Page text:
We sent my sister back to the University of Maine Orono last week. I’ve never played Russian roulette before, but I think this must be what it feels like. It feels like we’re just waiting for COVID-19 to start circulating and to start killing.

I wanted my sister to stay home and do this semester virtually, but I understand why she went back. She’s got friends. She likes her professors and is involved with a lot of campus activities. And no 20-year-old wants to be stuck at home with their mom and their older sister and the older sister’s weird loud dog. And I trust my sister to wear her mask and keep her distance and to wash her hands a whole bunch. We sent her up with plenty of hand sanitizer and disposable masks to keep in her backpack to hand out to anyone who might need them. And I trust my sister. If there’s one good thing about having a parent who had cancer, it’s that you viscerally understand the importance of protecting immunocompromised people.

I don’t trust the thousands of other students living on and around campus. People between the ages of 18 and 22 are not known for their risk management skills. That’s why their car insurance rates are so expensive. In deciding to reopen the campus, it seems like administrators at the University of Maine took everything we know about how college students tend to behave and just threw that out the window.

I think the university should have done everything remotely that they possibly could, and reserved in-person learning for classes that absolutely can’t be transferred entirely online; you can do literature classes over Zoom but, for example, you can’t research the molecular structure of fish brains.

The university has put a fair amount of effort into testing – my sister was tested as soon as she arrived on campus, along with everyone else. That’s good. Students living on-campus have access to quarantine spaces if they test positive and need to isolate themselves, and support including meal delivery. This is good and makes sense. However, students living off-campus do not have access to those resources.

That’s bad and doesn’t make a ton of sense from a public health standpoint. Basically, the university’s health and safety plans all rely on a bunch of college students being perfectly safe and self-sacrificial 100 percent of the time. All it takes is one off-campus house party, or one student not self-reporting symptoms (because who wants to be sent to the isolation dorm for 14 days?) and there will be an outbreak. I mean, just think about the things you did when you were 19. Would you put public health into your own hands? I sure wouldn’t. I was an idiot in college. The pre-frontal cortex, the part of the human brain that is in charge of decision-making, isn’t fully developed until around age 25. We’ve had over a century to observe the traditional American college experience, and for over a century it has involved lots of parties, students talking in each other’s faces, and overconsumption of alcohol. All things that should be avoided in a pandemic.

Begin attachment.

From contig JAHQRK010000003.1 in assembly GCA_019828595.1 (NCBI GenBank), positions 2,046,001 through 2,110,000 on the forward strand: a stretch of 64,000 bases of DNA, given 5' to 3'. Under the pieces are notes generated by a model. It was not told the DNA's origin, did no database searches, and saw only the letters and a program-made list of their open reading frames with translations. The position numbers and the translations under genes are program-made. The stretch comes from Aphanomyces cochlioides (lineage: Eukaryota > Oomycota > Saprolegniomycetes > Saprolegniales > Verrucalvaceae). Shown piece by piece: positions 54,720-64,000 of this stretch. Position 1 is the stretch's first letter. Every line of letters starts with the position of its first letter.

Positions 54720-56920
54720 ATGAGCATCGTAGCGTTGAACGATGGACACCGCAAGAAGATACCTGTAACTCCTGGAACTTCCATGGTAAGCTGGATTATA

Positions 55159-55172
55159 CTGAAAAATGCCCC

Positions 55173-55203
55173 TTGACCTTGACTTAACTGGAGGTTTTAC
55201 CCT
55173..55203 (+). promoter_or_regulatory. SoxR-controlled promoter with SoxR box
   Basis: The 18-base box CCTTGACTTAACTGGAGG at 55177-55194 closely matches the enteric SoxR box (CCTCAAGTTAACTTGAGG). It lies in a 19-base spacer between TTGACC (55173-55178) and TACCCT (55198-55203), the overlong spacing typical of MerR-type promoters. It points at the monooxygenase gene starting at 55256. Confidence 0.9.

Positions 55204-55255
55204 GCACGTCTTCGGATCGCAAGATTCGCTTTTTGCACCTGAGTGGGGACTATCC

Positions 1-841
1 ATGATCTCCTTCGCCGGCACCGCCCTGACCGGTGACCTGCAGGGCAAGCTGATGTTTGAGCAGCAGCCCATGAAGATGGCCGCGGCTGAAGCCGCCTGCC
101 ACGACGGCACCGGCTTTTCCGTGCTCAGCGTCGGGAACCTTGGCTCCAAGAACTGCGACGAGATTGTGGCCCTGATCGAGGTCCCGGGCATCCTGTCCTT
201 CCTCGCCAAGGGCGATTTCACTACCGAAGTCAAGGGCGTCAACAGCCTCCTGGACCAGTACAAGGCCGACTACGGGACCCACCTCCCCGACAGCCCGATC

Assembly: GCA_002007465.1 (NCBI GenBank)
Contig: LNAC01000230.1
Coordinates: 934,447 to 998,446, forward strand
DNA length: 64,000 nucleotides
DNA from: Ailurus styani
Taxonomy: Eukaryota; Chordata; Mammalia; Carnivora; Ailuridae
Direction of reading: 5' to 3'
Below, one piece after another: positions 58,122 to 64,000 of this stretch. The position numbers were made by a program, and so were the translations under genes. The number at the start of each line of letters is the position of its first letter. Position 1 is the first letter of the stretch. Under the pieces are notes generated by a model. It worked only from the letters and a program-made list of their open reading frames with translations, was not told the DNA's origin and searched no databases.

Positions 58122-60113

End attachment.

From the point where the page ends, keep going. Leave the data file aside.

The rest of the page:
But of course, it all comes down to money, as usual. Most colleges and universities don’t have billion-dollar endowments. And while you might think that UMaine, as a state school, gets support from the state, the fact is that they don’t get enough. It’s not just tuition, which is what students pay for classes – professors are still teaching. It’s the room and board money. The university relies on students paying for the privilege to live in close quarters in dorms on campus – which is precisely the scenario you want to avoid in a pandemic. Orono is a college town full of businesses large and small who rely on the student population to pay their bills.

My mom and I have been gaming out scenarios for the inevitable coronavirus outbreak. Will it be in a fraternity house? A classroom? Off-campus cases, where students are living in apartments not under university jurisdiction, leading to further on-campus spread is the scenario I find most likely. Will the school make it to winter break, or will campus shut down as soon as the refund date for room and board money passes?

It feels like we are sending thousands of young people into the maw of potential death or long-term disability because administrators couldn’t find anyone to foot the bill for extended shutdowns and online learning. The state doesn’t have a ton of extra money. The federal government is AWOL. We’re staring down the barrel of a gun. “Ignoring a contagious disease” and “pretending things are fine and normal” are terrible plans.

But apparently they are the only plans anyone has put forth. I am scared.

Victoria Hugo-Vidal is a Maine millennial. She can be contacted at:
[email protected]
Twitter: @mainemillennial

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